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Olympic organisers move tennis schedule back after Paula Badosa suffers heatstroke and leaves the court in a wheelchair

·3-min read
 (Getty Images)
(Getty Images)

Organisers acceded to player requests to change the tennis schedule at the Tokyo Olympics after Spain’s Paula Badosa suffered heatstroke and left the court in a wheelchair.

Badosa needed treatment after losing the opening set of her singles quarter-final 6-3 to Naomi Osaka’s conqueror Marketa Vondrousova.

She later recovered but pulled out of her mixed doubles opener alongside Pablo Carreno Busta, with her coach Javier Marti saying: "The conditions today were so tough to play in.

"In her last two points, she was feeling very bad, she was serving very slow. After she asked to get treatment, she had no energy left and couldn’t continue as she was feeling dizzy."

Men’s second seed Daniil Medvedev also struggled and was heard to say during his third-round match against Fabio Fognini: "If I die, who will take responsibility?"

A number of players have complained about being forced to play in the middle of the day in high heat and humidity, with Novak Djokovic arguing that matches should start later in the day.

The International Tennis Federation, which organises the event, had kept matches beginning at 11am but from Thursday that will change to 3pm.

The ITF said in a statement: "In the interests of player health and welfare and following extensive consultation, the ITF has announced a change of schedule due to the increasing heat and humidity currently being experienced in Tokyo.

"The decision to start matches at 3pm from Thursday is possible due to the outcomes of today’s matches across the five competitions being staged and the size of player field, and is designed to further safeguard player health.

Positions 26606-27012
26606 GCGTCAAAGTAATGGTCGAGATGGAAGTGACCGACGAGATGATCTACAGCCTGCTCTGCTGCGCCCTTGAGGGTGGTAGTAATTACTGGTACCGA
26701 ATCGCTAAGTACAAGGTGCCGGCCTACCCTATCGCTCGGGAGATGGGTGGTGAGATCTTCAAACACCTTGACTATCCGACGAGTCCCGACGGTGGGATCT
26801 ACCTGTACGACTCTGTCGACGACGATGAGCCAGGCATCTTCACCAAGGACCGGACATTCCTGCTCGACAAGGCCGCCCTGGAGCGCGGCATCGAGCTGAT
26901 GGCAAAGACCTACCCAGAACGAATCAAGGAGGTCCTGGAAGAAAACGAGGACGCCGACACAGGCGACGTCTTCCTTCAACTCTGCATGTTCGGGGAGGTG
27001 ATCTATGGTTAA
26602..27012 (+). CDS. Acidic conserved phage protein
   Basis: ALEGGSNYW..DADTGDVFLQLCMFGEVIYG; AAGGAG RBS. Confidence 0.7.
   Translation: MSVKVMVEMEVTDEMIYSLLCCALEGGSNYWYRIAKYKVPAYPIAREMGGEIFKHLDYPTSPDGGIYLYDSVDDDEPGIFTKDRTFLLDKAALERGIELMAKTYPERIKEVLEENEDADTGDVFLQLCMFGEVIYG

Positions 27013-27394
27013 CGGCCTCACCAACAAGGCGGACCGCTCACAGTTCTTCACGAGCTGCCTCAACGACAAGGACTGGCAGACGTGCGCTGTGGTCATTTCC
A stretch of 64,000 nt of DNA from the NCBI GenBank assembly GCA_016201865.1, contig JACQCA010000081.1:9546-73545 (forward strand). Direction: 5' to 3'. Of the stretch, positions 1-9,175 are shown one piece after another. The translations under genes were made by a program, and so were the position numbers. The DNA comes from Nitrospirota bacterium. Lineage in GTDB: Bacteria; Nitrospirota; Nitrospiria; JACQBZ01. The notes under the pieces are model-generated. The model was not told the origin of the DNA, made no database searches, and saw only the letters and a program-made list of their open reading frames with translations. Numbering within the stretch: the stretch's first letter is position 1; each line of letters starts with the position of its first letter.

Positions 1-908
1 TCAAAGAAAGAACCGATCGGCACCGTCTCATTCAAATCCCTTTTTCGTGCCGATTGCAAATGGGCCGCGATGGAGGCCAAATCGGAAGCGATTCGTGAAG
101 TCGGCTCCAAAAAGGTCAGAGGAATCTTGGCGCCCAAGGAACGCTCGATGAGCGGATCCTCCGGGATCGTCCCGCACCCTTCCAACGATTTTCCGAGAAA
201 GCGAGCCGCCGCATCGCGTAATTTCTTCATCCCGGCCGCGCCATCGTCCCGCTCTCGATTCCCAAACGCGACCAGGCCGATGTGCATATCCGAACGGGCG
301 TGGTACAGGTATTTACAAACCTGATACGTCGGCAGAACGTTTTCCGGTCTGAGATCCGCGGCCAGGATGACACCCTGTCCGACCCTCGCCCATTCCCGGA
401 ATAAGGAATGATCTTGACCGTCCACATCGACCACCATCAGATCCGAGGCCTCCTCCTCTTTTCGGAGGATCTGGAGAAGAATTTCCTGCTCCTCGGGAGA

"It has been made following consultation with the IOC, Tokyo 2020, Olympic Broadcast Services as well as the Olympic Tennis Event players, referee, medical experts and other key stakeholders."

Djokovic welcomed the change, saying: "It was nice news to receive. In my opinion, it should have been done a few days earlier. But it is what it is.

"It’s very good because you don’t want to see situations like what we saw today with Paula Badosa. I’ve played tennis now professionally for 20 years and I’ve never faced this kind of conditions in my entire life on a consecutive daily basis."

Medvedev lost the second set against Fognini but recovered to win 6-2 3-6 6-2 and reach the quarter-finals.

He said later: "Even from the first set, I didn’t feel good enough with my breathing. I felt like my diaphragm had blocked. I think it was the most humid day we have had so far.

"Then, in the second set, I just had darkness in my eyes. Between every point I didn’t know what to do to feel better. I was bending over and I couldn’t get my breathing together. I was ready to just fall down on the court.

"It helped that I won the first set, so I knew there was a 10-minute break. So I went under the cold, freezing shower. When you have such a change of temperature and go out on the hot court, you can fully cramp and it finishes the match for you, or you feel better. I was lucky I felt better."

Medvedev took exception to being asked about whether he felt a stigma of cheating following the ban on athletes competing for Russia, calling for the journalist who asked the question to be barred from the Olympics.

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